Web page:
earthwork fortifications (fig. 7)

After the previous work, we have started the aerial archaeological status control of the earthwork fortifications. The program was funded by the Ministry of Education (program Nr. 0198/2000) between 2000 and 2002, from 2003 it is supported by the Hungarian Research Found Program (Nr. T043762).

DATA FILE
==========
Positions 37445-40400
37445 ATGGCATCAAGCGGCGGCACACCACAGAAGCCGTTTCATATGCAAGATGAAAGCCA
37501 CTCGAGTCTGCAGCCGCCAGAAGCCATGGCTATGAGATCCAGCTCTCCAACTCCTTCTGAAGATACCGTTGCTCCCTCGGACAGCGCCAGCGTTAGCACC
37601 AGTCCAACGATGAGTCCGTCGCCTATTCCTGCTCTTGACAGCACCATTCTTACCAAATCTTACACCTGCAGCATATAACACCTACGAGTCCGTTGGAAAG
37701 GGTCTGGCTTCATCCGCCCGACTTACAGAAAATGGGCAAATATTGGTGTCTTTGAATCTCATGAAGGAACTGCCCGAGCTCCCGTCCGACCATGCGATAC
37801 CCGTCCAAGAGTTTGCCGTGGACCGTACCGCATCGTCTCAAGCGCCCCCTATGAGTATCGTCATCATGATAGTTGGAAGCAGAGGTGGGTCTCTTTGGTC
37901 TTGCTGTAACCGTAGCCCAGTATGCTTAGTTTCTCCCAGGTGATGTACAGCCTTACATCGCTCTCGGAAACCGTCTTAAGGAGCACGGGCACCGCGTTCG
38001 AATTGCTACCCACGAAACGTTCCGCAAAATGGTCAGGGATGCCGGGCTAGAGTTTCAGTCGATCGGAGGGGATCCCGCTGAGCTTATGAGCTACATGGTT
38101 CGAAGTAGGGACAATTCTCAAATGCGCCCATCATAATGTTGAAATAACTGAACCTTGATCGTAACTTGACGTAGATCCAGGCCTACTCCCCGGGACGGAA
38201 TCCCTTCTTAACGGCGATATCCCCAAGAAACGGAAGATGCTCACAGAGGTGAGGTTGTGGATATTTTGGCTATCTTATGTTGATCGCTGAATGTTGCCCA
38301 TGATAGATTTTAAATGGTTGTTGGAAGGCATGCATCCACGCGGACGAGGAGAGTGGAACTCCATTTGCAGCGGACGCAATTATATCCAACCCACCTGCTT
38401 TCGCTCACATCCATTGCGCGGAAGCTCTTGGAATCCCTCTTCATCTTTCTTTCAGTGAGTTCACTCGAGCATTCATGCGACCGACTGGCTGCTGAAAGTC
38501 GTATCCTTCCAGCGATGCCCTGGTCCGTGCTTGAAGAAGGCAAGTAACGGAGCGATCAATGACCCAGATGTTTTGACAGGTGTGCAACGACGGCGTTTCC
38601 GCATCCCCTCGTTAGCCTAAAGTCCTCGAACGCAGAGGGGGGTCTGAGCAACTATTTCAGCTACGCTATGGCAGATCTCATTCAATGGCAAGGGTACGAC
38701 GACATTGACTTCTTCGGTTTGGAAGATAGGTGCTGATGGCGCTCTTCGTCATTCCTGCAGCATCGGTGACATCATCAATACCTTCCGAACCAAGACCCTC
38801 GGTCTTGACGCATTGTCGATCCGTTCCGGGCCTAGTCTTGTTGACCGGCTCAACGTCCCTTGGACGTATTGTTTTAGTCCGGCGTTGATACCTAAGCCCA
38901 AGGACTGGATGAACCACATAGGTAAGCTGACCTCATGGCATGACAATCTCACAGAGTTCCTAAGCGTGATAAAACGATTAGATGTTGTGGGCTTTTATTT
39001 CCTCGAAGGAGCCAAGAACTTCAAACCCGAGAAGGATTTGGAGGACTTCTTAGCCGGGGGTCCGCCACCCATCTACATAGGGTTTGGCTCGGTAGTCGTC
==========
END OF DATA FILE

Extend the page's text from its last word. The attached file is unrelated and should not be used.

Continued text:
The inventory finished in 1999 includes the status of 200 earthwork fortifications. During the survey it was a very important factor to take pictures from as many fortifications as possible at one flight action. This resulted in exploration of 5-10 fortifications per flight. An important factor in the taking of photos, was to make the flight possibly, when the plants were defoliated. In the vegetation period we managed to take photos from the earthworks covered by trees and bushes. It became evident that the spring reveals more opportunity for the flight actions since the trees of the oak genus do not drop their leaves in the late autumn and the early sunset is very unpractical for taking pictures. The snow-covered surface is very good for both types of the fortified settlements: the ones in openings and the ones covered with vegetation. Regarding our experience detailed above we could finish the documentation of 160 earthwork fortifications, which means 80% of the total. In addition, we have taken photos of 32 Medieval earthwork fortifications and 20 new other ones have been identified (Fig. 5). In many cases we could obtain more information about already know fortifications. We have to point out that the photos taken by René Goguey between 1993 and 2000 helped us to identify many fortifications not known before – an addition to the number of earthworks in our database. The results we presented at the international (Czajlik 1999) and national (Czajlik & Holl 2003) conferences, in reports (Czajlik 2004a, 2004b, 2005, Czajlik & Bödőcs 2006, Vicze et al. 2005) and in an overview (Czajlik 2006).